Economists blast Ncube’s budget, say important issues were avoided

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By Alois Vinga

ECONOMIC analysts and business leaders have dismissed Finance Minister Mthuli Ncube’s 2019 budget, saying issues key for economic recovery were ignored in the fiscal plan.

Prof Ncube presented his budget statement to Parliament last Thursday.

Economist Prosper Chatambara said the budget would not do much to change the economy’s performance.

“The worrying fact is that out of the total budget, 52 percent will be going towards employment costs,” he said.

“Our budget is still consumptive and the proposed reforms like cleansing the civil service of ghost workers require a lot of time and political commitment to achieve results.

“The move to increase fuel tax is likely to trigger a second wave of price hikes as businesses will simply pass down the costs to the final consumer on the ground.”

Chatambara said overally, the budget does not solve problems being faced by the common man because the issue of the 2 percent tax per every dollar transferred on mobile platforms was not resolved.

“So, if you check on the allocation to the health ministry, the total amount is just 9 percent of the total budget and below the 15 percent which is recommended in the Abuja Declaration.

“The education ministry’s allocation is at 17.4 percent of the total budget is also below the recommended 20 percent.”

The renowned economist said military spending remains high despite not contributing much to the economy and warned that such an allocation crowds out developmental sectors.

Another seasoned economist, John Robertson said he was “greatly disappointed” by Ncube’s  budget because it does not address issues affecting investors.

“The statement has not addressed key issues such as unnecessary licensing requirements and associated fees paid for such procedures and overally the ease of doing business has not been addressed,” said Robertson.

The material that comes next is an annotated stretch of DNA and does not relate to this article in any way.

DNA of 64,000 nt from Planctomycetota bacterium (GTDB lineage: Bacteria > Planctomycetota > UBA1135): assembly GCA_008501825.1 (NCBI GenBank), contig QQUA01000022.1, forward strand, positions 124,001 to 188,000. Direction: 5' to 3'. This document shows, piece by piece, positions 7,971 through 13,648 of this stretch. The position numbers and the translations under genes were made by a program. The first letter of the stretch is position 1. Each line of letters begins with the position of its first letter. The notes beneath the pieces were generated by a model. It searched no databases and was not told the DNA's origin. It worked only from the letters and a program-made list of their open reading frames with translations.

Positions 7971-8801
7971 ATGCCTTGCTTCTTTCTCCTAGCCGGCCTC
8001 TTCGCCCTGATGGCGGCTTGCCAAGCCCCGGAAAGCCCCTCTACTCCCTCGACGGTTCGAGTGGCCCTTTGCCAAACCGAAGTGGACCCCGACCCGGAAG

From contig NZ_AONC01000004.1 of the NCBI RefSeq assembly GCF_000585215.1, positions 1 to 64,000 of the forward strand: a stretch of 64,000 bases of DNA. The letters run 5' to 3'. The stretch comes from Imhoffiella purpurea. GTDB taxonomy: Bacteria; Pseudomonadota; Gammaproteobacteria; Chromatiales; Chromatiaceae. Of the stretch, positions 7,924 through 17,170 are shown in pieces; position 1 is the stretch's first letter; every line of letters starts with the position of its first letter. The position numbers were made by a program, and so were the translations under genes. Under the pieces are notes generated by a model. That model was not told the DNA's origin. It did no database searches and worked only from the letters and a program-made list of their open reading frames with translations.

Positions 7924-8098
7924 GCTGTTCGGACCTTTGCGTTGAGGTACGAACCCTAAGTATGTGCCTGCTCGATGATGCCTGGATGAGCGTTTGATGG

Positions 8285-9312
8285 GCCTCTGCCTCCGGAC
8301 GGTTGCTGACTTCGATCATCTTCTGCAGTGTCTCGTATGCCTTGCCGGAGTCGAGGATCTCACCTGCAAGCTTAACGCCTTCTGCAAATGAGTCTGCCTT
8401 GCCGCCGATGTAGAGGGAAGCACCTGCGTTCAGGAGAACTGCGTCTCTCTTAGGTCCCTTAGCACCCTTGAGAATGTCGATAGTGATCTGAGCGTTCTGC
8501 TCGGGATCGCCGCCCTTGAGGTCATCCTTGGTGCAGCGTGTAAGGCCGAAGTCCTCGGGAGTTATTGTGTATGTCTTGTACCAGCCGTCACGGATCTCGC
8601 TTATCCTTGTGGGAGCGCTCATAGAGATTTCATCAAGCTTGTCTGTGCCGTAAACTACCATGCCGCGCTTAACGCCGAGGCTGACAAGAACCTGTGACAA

“This is disappointing because government continuously expects the business community to comply with their policies yet they are doing nothing to improve the ease of doing business,” he said.

He said the projected economic growth rate will remain a farce because it lacks the necessary investment to drive it, adding that an opportunity to attract investors who were eager to pour in capital into the country had been missed.

Zimbabwe National Chamber of Commerce past president Devine Ndlhukula said that while there are notable positive developments in the budget, Ncube could have done more in reducing government’s wage bill beyond the five percent salary cuts.

“We understand that allowances are chewing up a huge chunk of government’s wage bill and those should have been targeted instead of the salary cuts,” she said.

“It is our hope that decisive action will be taken against over-expenditure which is crowding out the private sector from borrowing and lastly if ghost workers are to be cleansed from the wage bill they will be need for heads to roll in bringing those who fleeced government of salaries to account,” she said.

Another renowned economist, Doctor Godfrey Kanyenze said the budget’s initiatives will over burden the poor.

“Poor Zimbabweans will be overburdened to carry the costs that will come with these measures hence the need for dialogue to agree on how we can share the costs.

“Notably, the proposed move to privatise state enterprises and parastatals cannot be entrusted solely on one man as they affect a sizeable number of people,” he said.

Kanyenze emphasized the need for dialogue between social partners and key stakeholders to map the way forward.